Guest / Limited Access /

When the huge new building was finished, nobody in the Chicago area thought it looked like a church. On the outside it looked like a convention hall, on the inside like a 5,000-seat theater. And what went on inside didn't seem much like church either. The first thing visitors noticed was the music, which was lively, contemporary, and professional.

On any given Sunday the audience was as likely to see a play as hear a sermon. And then there was the preacher—dressed in ordinary clothes, he was breezy and compelling; by turns funny and serious; and always utterly irresistible. Critics sniffed that this was entertainment, not worship. Truth be told, it was entertaining. The thousands of casually dressed people who jammed the parking lot and streamed into the building looked less like churchgoers and more like Cubs fans headed for Wrigley Field.

And what happened on Sunday was only the sauerkraut on the kielbasa. The rest of the week dozens of paid staff and even more volunteers organized media productions, prayer services, men's and women's groups, boys' and girls' clubs, summer camps, and food programs for the needy.

They operated a 100-seat restaurant inside the church building, supported dozens of missionary agencies, and ran an extensive small-group ministry that spread throughout the Chicago area.

The idea behind all this was to create a new kind of nondenominational church that would use an interesting program and comfortable surroundings to draw in the unchurched. Once drawn in, they would be enveloped in a comprehensive network of activities designed to give them a supportive community and deeper instruction in the Christian faith. This approach was so successful in Chicago that it immediately spawned a host of imitators ...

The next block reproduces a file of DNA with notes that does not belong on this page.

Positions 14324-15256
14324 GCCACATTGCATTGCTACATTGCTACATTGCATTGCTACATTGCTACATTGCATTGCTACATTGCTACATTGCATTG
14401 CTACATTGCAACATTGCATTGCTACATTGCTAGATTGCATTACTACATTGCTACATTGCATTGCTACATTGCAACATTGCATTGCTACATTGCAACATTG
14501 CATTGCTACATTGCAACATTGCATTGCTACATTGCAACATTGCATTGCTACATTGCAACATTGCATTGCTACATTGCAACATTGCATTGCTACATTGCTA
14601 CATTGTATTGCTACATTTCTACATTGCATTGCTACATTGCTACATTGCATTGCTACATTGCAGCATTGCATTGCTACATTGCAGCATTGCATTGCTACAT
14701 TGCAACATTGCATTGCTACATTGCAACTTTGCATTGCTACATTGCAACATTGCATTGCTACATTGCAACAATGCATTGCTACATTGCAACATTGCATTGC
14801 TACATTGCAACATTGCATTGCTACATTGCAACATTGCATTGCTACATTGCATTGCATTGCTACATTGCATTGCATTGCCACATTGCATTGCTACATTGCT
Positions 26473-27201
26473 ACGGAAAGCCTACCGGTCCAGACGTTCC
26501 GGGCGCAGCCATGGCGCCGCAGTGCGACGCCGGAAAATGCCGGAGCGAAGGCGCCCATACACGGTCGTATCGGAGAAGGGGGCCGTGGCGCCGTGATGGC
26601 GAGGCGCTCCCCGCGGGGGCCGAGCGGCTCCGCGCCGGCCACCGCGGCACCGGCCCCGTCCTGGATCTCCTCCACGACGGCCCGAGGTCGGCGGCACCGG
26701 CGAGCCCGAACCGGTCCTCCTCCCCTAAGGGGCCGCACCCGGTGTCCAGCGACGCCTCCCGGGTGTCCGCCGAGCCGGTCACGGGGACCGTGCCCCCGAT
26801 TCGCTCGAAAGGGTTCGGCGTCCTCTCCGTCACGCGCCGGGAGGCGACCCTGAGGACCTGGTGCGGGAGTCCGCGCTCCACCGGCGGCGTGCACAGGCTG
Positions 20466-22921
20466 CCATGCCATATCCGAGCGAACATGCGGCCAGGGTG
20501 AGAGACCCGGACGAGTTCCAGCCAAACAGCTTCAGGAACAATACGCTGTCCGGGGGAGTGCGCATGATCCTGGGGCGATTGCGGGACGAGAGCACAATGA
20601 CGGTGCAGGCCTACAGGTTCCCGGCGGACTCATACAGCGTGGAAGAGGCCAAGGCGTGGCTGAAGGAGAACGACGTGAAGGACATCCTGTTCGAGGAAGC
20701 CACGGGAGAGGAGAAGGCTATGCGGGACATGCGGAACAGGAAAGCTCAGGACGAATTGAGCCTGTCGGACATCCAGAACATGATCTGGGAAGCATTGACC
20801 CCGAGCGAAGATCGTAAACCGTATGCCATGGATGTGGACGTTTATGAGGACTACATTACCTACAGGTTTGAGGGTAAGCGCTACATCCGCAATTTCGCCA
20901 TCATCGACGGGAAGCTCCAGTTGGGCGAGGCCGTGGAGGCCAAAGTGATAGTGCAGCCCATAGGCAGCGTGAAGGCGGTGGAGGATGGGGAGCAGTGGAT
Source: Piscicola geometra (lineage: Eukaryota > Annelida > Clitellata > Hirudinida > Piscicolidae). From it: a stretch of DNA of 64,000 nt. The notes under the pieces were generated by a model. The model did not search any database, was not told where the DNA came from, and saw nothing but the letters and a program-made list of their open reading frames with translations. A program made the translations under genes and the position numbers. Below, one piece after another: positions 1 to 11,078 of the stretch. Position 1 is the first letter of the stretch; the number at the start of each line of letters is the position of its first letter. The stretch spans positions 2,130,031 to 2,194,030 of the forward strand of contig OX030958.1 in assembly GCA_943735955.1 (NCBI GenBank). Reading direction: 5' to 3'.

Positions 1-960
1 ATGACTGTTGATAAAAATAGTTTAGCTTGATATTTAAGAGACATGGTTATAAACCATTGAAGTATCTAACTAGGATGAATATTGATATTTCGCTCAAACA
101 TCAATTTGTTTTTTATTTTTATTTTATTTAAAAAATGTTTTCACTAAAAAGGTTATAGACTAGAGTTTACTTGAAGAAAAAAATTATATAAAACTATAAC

Subscriber access only You have reached the end of this Article Preview

To continue reading, subscribe now. Subscribers have full digital access.

From Issue:
Read These NextSee Our Latest
Also in this Issue
Subscriber Access Only
What Exactly Is Postmodernism?
The often-maligned movement is today's academic Rorschach blot.
Current IssueCharity Navigator's Overhead Overhaul
Subscriber Access Only
Charity Navigator's Overhead Overhaul
New charity guidelines put ‘support expenses’ in a better light.
Current IssueSho Baraka: Why I Can't Vote for Either Trump or Clinton
Subscriber Access Only
Sho Baraka: Why I Can't Vote for Either Trump or Clinton
Both candidates fail to address the heart concerns of black evangelicals like me.
RecommendedHow Methodists Invented Your Kid's Grape Juice Sugar High
How Methodists Invented Your Kid's Grape Juice Sugar High
The weird story behind the church's go-to communion wine substitute.
TrendingResearch Says: Young People Don't Want Hip Pastors
Research Says: Young People Don't Want Hip Pastors
A study of 250 congregations suggests that youth and young adults want substance rather than style.
Editor's PickRandy Alcorn: God Wants You to Find Your Happy Place
Randy Alcorn: God Wants You to Find Your Happy Place
Why happiness and holiness don’t have to be in conflict.
Christianity Today
Willow Creek's Place in History
hide thisNovember 13 November 13

In the Magazine

November 13, 2000

To continue reading, subscribe now for full print and digital access.